Vibrations: We've been approximating the movement of systems with springs using differential equations.
So I might be able to learn how to do that in the MIT Vibrations and Waves course? Because that's the kind of stuff I want to know. Like for example....

If I had a telegraph. Could I manipulate it to create different musical notes when the metal impacts the magnet based on factors such as the resistance of wire I'm using, the diameter of the wire, and the amps and voltage of my power source?

And if I was using a home made battery, how could I hypothesize the amount of volts it could produce based on the masses of the two metals I was using? Or-- actually what factors should I even consider to come to that answer?

Or if I've got a mill, right. And my cutting tool is attached to a motor that I produced at home out of random shit I bought at Hobby Town USA. In electrical engineering terms, how am I going to control the rate at which the tool spins or how fast my stock travels across the work area.

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#14 Post by Corafus » Thu Sep 29, 2011 9:29 pm

It's times like these I wish I hadn't wasted highschool 'studying' art.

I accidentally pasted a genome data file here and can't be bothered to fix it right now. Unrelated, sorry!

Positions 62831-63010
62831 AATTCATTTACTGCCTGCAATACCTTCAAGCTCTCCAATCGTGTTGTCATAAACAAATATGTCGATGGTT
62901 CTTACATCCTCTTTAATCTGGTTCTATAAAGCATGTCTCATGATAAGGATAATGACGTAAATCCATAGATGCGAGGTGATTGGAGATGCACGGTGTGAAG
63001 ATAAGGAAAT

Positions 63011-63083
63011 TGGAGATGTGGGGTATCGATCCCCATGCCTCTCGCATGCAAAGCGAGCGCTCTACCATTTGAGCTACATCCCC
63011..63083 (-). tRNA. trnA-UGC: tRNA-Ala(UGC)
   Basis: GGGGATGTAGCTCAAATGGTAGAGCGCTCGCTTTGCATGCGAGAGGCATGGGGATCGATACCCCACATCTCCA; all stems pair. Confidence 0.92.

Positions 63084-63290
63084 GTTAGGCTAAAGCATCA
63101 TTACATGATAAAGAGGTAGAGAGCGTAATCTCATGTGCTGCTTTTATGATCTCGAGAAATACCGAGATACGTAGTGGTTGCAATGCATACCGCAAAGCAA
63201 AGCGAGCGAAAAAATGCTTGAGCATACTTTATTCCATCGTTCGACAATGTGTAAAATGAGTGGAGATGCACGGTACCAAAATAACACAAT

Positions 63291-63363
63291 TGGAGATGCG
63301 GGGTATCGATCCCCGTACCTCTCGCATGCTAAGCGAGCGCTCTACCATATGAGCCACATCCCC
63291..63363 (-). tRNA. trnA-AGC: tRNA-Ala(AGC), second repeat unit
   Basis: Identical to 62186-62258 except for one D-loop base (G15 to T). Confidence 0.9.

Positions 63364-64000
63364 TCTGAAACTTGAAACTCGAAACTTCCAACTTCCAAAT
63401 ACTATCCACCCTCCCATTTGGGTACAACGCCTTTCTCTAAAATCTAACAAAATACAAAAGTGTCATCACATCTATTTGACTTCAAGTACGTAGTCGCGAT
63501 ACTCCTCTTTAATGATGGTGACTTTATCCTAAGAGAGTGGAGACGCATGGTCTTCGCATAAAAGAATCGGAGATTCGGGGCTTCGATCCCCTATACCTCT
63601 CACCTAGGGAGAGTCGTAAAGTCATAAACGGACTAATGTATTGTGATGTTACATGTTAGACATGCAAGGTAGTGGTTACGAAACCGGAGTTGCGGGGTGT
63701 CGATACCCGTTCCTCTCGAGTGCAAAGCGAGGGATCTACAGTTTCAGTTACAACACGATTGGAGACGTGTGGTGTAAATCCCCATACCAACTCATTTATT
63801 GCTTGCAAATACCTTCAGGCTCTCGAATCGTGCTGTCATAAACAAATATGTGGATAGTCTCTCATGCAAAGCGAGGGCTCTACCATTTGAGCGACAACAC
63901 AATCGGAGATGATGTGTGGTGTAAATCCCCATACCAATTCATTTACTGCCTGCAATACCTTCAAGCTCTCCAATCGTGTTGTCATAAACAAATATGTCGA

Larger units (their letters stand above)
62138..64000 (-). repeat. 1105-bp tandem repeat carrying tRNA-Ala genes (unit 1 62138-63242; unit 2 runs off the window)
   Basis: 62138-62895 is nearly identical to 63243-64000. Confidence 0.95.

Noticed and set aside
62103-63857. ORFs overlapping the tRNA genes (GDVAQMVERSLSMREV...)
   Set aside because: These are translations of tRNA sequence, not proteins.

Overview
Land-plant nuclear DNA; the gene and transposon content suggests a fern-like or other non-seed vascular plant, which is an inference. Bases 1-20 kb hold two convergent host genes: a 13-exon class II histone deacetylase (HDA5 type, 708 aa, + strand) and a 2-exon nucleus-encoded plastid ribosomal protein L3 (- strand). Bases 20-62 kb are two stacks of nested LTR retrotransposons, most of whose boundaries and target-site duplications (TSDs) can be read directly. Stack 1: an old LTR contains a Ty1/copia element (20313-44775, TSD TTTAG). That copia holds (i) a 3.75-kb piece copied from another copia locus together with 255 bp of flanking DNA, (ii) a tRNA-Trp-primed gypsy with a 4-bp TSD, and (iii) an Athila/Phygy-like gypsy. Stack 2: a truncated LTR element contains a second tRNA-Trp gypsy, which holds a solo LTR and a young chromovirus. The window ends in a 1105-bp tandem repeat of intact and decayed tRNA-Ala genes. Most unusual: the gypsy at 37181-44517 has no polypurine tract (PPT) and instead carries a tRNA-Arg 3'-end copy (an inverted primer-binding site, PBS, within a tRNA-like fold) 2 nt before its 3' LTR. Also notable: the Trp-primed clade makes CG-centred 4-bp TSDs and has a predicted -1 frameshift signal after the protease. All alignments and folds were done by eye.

There's nothing stopping you from studying something new right now.

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#15 Post by Gerbil X » Thu Sep 29, 2011 11:48 pm

I hope you enjoy organic chemistry, Taro. Those two classes were the best I've had so far in college, and surprisingly, were more engineering-ey than any of my engineering classes so far. Actually learning how to go from point A to point 7 through multitudinous chemical manipulations to get jsut what you want in good yield felt amazing. Also, it is in that class that I learned to love C and Pd.

And in Kinetics I learned why Pd and Pt are so easily hydrogenated. It's because they're chock full of defects, which allows for H to easily slip in. Just goes to show you that the word defect isn't bad. It allows for a lot of the world's amazing stuff to happen. Diffusion itself would be impossible without vacancies and interstitial. o;
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#16 Post by Taro » Fri Sep 30, 2011 2:22 am

Yay! I come back today and there's so much good stuff! This is why I love you guys <3